Every once in a while, I see a piece of antitrust news that makes me happy on a personal level. This happened when I read that Marc Siegel just left the Antitrust Division after a distinguished career and is now a partner at Jones Day in their San Francisco office. Marc worked for 30 years at the Antitrust Division, moving up from trial lawyer to hold various senior leadership positions involving global and domestic criminal cartel enforcement and policy development. I got to know Marc well over the years, particularly when he moved to DC and became the Director of Criminal Enforcement in 2005. Marc was always willing to help out where needed and as a result, he may hold the record for most titles for a Division attorney: Senior Counsel, Criminal Enforcement (2016); Chief, San Francisco Office (2014-2016); Acting Chief, New York Office (2013); Senior Counsel, Criminal Litigation, Washington, D.C. (2010-2012); Director, Criminal Enforcement, Washington, D.C. (2005-2010); Assistant Chief, San Francisco Office (2003-2004); and Trial Attorney, San Francisco Office (1986-2002).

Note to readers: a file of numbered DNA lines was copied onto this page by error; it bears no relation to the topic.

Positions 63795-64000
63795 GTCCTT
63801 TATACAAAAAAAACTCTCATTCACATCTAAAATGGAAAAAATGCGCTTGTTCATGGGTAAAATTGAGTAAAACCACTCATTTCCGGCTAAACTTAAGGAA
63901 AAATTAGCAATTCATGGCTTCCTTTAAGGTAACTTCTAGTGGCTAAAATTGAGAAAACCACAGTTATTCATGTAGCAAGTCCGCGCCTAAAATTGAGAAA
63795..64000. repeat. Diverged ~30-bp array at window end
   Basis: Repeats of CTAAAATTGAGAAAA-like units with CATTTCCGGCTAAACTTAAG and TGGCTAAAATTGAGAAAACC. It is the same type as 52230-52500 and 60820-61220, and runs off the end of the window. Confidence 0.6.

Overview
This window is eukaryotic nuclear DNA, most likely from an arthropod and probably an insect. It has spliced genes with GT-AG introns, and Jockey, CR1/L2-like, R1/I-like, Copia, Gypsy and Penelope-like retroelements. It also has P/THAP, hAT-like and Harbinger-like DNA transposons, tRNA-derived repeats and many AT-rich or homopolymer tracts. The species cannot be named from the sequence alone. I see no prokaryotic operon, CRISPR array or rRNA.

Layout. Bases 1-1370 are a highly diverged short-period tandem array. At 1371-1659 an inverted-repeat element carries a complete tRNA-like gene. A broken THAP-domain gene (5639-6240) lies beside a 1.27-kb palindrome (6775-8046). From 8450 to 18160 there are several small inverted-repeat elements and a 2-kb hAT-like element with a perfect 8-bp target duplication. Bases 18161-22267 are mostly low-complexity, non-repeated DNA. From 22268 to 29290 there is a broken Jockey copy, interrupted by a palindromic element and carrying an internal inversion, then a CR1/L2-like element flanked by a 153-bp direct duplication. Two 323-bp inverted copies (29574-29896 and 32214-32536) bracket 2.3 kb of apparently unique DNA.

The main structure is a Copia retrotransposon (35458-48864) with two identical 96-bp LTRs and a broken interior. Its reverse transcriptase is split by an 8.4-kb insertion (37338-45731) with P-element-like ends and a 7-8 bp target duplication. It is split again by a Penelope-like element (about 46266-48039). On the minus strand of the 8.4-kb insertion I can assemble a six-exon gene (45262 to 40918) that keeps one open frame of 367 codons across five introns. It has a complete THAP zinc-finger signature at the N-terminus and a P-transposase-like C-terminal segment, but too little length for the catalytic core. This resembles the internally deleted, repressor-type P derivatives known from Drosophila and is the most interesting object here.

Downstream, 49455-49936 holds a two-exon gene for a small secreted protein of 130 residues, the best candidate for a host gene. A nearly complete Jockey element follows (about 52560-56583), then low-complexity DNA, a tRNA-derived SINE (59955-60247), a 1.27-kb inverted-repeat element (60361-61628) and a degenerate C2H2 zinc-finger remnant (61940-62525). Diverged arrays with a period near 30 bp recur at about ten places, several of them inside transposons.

Marc was one of the most respected and well-liked attorneys in the Division. He has a wide range of experience and sharp legal mind that was an asset you could tap on almost any issue. Marc oversaw many of the Division’s most significant matters such as municipal bonds and auto parts (while I was at the Division). More recently, as Chief of the San Francisco Field Office he has been overseeing the international capacitors matter and the many local real estate auction collusion investigation and trials. In my experience, and as was told to me by many other Antitrust Division staff, Marc’s finest quality is that he was always available to talk things out when the stress was at danger level. Marc could not solve every problem but he could convince you not to kill yourself (or someone else) over one. Marc also made many personal sacrifices for the Division, leaving his hometown of San Francisco to spend significant time in Washington D.C., New York City and much other travel. I hope he finds travel on the Jones Day expense account somewhat more tolerable than on the government per diem. Marc–Good luck at Jones Day!